TORONTO — Serge Ibaka flashed a wide smile, and said he is excited to play for a winner again.
The Toronto Raptors hope the newcomer can help turn them back into one.
Ibaka, who was acquired in Tuesday's trade that sent Terrence Ross to Orlando, arrived at Air Canada Centre on Wednesday amid renewed optimism. The Raptors are hoping the athletic power forward can help pull them out of their worst slump in two seasons, while Ibaka is happy to be back with a team in the playoff race.
"For me it's kind of going up again, going back in competition again and playing for something. I'm very excited," said Ibaka, wearing a navy blue wool tuque suitable for his new northern home. "One thing I know is the last two years (the Raptors) were going up, up, up. I saw last year what they did in the playoffs and it was impressive."
It's been down, down, down, however, for Toronto the past few weeks. Heading into Wednesday's matchup against visiting Charlotte, the Raptors had lost 11 of 15 games and plummeted from second to fifth in the Eastern Conference.
Orlando is 14th in the East, six spots out of the playoff race.
Because of this weekend's NBA all-star break, Raptors fans will have to wait until Feb. 24 — when Toronto hosts the Boston Celtics — to see Ibaka play. He'll wear No. 9.
What can they expect?
"A team like this, I'm just going to try to bring my experience and my defensive game, my toughness, my energy," said the 27-year-old Congolese player. "Because when you have guys like Kyle (Lowry) and DeMar (DeRozan), you don't need an offensive, scoring guy really. You need a guy who can bring some physicality and defensive plays, energy, running up and down. Those are the things I'm really going to bring."
Ibaka — who Raptors president Masai Ujiri has coveted for years and fondly referred to as a "warrior" on Tuesday — spent seven seasons in Oklahoma City. Playing alongside Russell Westbrook and Kevin Durant, he led the league four times in blocked shots and helped the Thunder to six consecutive playoff appearances.
That kind of experience, said Raptors coach Dwane Casey, is priceless.
"Our young guys are going through that ... first time you see something, you know it's a shock to the system where a guy like Serge has seen everything, he's experienced everything," Casey said. "He's been to the finals. That experience in itself is huge and the more we can get that type of experience around Kyle and DeMar and some of our younger guys, it's a huge, huge plus."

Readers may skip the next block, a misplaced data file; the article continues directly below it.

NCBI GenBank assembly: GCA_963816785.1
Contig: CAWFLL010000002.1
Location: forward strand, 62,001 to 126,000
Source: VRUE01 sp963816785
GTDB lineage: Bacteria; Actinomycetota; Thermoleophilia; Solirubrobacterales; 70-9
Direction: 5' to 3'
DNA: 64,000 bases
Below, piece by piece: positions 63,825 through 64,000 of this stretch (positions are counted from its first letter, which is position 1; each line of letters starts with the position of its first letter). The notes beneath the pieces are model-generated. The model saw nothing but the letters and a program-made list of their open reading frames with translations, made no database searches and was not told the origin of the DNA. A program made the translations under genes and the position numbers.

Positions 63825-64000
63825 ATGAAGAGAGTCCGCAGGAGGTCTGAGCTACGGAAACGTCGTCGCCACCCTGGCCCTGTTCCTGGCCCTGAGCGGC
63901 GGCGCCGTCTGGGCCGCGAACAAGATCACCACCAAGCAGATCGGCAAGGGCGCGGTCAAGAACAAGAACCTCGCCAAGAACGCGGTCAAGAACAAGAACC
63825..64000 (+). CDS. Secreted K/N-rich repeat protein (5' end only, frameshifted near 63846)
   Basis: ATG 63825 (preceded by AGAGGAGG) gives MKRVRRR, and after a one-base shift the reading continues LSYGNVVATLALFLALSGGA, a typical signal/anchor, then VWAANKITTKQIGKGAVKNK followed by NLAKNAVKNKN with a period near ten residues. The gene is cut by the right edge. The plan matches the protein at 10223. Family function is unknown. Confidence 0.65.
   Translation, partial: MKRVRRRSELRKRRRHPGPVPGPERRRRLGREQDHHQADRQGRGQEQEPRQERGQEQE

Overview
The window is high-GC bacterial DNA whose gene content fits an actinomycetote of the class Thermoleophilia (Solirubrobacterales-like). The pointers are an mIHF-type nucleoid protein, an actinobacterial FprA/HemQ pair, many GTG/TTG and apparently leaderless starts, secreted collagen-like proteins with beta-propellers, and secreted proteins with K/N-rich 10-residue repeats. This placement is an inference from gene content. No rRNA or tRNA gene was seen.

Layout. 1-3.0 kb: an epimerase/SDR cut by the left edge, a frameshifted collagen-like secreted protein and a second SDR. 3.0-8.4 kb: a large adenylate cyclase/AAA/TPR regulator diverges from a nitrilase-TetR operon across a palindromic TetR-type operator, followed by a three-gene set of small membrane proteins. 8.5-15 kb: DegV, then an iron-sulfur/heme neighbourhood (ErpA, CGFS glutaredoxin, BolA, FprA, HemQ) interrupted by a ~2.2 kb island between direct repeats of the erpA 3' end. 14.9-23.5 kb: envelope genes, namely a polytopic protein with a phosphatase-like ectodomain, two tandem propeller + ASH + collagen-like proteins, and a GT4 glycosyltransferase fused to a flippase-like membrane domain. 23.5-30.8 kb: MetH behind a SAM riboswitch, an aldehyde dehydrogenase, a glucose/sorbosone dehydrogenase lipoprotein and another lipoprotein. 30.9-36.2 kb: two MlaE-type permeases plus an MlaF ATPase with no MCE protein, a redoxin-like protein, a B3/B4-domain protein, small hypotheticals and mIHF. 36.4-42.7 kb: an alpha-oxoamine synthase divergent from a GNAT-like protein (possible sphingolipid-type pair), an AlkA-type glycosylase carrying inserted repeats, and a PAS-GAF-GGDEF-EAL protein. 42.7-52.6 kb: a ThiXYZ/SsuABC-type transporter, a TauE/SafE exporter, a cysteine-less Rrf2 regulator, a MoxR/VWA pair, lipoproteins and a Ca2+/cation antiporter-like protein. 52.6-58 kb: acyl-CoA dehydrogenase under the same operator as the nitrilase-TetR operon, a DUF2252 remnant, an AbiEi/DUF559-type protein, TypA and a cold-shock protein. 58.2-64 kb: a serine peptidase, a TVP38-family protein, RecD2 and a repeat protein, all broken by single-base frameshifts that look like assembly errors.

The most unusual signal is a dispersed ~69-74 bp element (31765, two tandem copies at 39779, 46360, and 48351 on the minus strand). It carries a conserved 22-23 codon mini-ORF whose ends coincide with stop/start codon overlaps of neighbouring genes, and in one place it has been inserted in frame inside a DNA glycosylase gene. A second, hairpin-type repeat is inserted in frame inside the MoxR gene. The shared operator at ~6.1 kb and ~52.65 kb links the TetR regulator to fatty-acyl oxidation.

With chemistry being a big key to any team's success, Casey believes Ibaka should fit in seamlessly with his new teammates.
"One player falls out, it's a thin line," the coach said. "So chemistry is very important. I see Serge as a team-first guy, a guy who's been on winning teams, and knows what it takes to win, knows how to give himself to the team. So I don't see any problems there whatsoever."
Ibaka didn't play Wednesday, Casey explained, because of his late-night flight to Toronto and a day spent with doctors for his required physical.
"As much as we'd love to have him out there, he's a human being going through emotions," Casey said. "Being traded is not easy. We'll see plenty of him come the 24th."
When Ibaka, wearing a black Raptors hoodie and red basketball shoes, met with the media Wednesday afternoon, he still hadn't had a chance to speak with his new coach. A meeting with Casey was next on his jam-packed Day 1 schedule.
Ibaka said it was a whirlwind day-and-a-half since the trade news broke Tuesday morning.
"Oh yes, little crazy, little crazy," Ibaka said. "Telling my daughter (Ranie) I'm leaving, because she had to stay in Orlando for school ... it's been a little crazy but one thing I know is things happen for a reason. And I'm here for a reason, so like I said, I'm ready to go."
Ujiri will look to re-sign Ibaka this off-season when he becomes a free agent. Asked whether it was too soon to look ahead to the summer, he let out a loud laugh.
"Yes. Very too soon," Ibaka said.
Ibaka will play power forward plus some centre, when Casey's lineup goes small.
Asked if he feels any pressure to help turn around the Raptors' fortunes, Ibaka shrugged.
"It's always pressure in sport," he said. "It was a lot of pressure since Day 1 in Orlando, and it's going to be always pressure, but I think those pressures make us better. Without pressure, I'm not going to wake up every day to go work, or do extra shooting, or lifting.
"I do those kinds of things because I know I have pressure on my back. So that's going to make us better."